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his summer I travelled up to Scotland for my holiday supping real ale and fine single malts in Edinburgh and on the Isle of Islay. Whilst visiting some of my favourite pubs in Edinburgh I started reading an article in Pints of View, the CAMRA magazine for Edinburgh and S.E. Scotland. The article gave the case for and against the use of return trays in pubs. I was sure that such a practice had died out, and that no real ale pub would use return trays. It appears I was wrong. In Edinburgh (and other places in the UK) return trays continue to be legally used. In Edinburgh many traditional pubs still have a font dispensing system. This air pressured tap looks like a keg pump, however it works without the use of CO2. The article I was reading explains that ‘if the barperson pours your beer with

the valve handle turned towards you, then you are only getting fresh beer straight from the cask. However, if the barperson pours your beer with the handle pointing to him/her, then you are getting a blend of spilt beer from the return tray and fresh beer from the cask.’ It is this practice that

it is suggested leads to an ‘upset stomach’ or illness after a night on the beers. The article suggests that beer runs not only down the glass but also over the hands of the bar staff, contaminating the beer, which can then be left to sit in the drip tray until the next customer orders a pint. This argument leads you to believe that such a practice would only be used in pubs where the beer was of dubious quality and would not be the sort of place that you would find a discerning real ale drinker. Well you would be wrong. The traditional Winter Issue 2012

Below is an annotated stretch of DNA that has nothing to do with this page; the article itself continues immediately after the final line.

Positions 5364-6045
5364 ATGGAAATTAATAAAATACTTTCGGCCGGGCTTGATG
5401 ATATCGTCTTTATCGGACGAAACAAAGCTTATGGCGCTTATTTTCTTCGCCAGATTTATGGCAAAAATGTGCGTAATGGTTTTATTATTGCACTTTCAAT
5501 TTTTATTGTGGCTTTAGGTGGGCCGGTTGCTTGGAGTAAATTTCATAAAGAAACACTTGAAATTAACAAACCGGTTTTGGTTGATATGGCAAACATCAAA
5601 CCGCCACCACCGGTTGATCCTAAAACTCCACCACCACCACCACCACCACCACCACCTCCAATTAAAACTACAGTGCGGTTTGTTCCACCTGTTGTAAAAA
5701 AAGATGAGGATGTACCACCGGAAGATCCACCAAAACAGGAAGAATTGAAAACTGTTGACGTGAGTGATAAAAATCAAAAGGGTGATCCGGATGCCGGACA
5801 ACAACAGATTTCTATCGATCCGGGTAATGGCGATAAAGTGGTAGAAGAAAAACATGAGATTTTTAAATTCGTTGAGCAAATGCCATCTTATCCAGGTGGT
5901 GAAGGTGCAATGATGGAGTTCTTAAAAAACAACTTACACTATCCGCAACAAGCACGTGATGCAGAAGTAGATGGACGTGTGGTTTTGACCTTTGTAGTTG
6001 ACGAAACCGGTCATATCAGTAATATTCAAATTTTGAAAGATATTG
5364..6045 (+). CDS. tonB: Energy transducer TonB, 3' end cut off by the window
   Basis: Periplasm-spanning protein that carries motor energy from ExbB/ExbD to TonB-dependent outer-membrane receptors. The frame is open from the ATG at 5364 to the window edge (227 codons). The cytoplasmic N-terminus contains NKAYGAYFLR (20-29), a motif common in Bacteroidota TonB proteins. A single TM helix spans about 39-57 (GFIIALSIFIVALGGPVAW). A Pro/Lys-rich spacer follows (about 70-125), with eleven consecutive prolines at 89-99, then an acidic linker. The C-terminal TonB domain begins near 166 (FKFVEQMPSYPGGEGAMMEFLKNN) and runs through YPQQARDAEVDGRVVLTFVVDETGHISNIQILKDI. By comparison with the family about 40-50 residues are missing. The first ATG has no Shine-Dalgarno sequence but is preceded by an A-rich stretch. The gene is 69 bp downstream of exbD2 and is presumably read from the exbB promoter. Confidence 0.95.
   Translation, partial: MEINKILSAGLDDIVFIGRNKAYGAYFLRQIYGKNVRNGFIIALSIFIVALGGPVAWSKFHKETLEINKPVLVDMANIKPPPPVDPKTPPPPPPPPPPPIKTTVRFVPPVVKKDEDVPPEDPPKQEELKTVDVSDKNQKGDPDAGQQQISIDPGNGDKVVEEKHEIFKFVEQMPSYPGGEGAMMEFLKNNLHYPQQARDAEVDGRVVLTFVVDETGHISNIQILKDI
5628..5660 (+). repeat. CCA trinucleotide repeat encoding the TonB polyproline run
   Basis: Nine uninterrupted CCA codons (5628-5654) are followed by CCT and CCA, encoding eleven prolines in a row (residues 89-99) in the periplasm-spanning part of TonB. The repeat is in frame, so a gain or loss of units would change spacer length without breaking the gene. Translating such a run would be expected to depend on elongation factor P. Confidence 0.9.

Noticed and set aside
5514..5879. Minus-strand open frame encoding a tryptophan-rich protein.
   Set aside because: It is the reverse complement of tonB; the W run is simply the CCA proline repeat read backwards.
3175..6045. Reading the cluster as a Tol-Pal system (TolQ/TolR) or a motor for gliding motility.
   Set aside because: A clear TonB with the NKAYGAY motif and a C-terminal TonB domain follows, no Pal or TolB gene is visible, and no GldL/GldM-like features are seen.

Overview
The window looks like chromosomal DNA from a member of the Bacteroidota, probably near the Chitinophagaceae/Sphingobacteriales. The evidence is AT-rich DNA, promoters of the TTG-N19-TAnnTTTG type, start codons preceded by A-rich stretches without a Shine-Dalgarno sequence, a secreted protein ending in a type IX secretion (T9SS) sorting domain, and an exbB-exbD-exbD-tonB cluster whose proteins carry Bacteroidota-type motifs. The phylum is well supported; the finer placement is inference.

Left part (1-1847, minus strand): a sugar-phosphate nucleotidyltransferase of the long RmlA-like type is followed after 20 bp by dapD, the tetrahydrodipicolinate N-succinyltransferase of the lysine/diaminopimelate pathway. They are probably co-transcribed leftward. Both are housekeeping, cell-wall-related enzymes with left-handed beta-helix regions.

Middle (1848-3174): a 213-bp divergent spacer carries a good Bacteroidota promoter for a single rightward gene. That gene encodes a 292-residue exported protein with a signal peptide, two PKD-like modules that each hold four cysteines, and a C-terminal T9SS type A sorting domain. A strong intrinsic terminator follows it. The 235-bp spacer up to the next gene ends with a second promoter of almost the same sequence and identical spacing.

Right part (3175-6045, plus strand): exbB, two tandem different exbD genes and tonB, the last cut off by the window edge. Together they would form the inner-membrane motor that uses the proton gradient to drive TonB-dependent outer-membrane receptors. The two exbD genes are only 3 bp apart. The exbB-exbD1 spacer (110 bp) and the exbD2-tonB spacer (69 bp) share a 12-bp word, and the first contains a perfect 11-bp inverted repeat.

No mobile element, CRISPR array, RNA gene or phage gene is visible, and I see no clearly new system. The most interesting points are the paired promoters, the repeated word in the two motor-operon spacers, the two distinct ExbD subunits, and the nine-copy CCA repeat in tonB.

Traditional font style dispenser Scottish tall font and return tray system is used in many of Edinburgh's best pubs, including those listed in the good beer guide. I have for many years drunk in these pubs, and have always received an excellent pint with no side effects. My initial distaste for such a system seems incorrect. In addition it has been brought to my attention by the editor of Pints of View that return trays are far more frequently used with normal hand pumps, where it is even more difficult to know if the return system is in use. The article goes on to provide the ‘case for’ the use of return trays, with the licensee at the Diggers (Athletic Arms) in 19


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Pumps, fonts and return trays Edinburgh stating ‘At the Diggers we have

eight tall fonts and two hand pulls. We feel that the art of pouring the perfect pint in the most hygienic way possible is best achieved using the tall fonts, but only if you have been trained properly. It is harder and more time consuming to train staff to use them, but it is worth it to have well-trained members of staff who can gauge the condition of the beer and dispense that perfect pint. Our Aitken taps have separate return trays so there is no cross contamination of beers. When pouring we can either draw beer straight from the cask or a mix from the cask and return tray. Staff know only to use the tray when the pub is busy so that the beer does not lose condition by sitting in the tray too long and importantly the amount of beer from the return tray never forms more than a quarter of the pint. It is impossible to serve just ale from the return tray as fresh beer from the cask line is required to draw the beer from the tray; by overfilling the glass we can ensure a perfect head on every pint. However staff are also trained not to thrash the beer and create excessive overflow. When pouring, we tilt the glass and angle our hands so any beer overflow does not come into contact with the pourer. Hand sanitizer is there for use at all times and staff are rigorously instructed to wash their hands as often as possible.’

After reading this article I spent some time watching each of my pints being pulled, observing if, how and when the return system was utilised. I discussed its use with bar staff, landlords and managers and was told that it never got used when it was quiet as the beer would go stale. Winter Issue 2012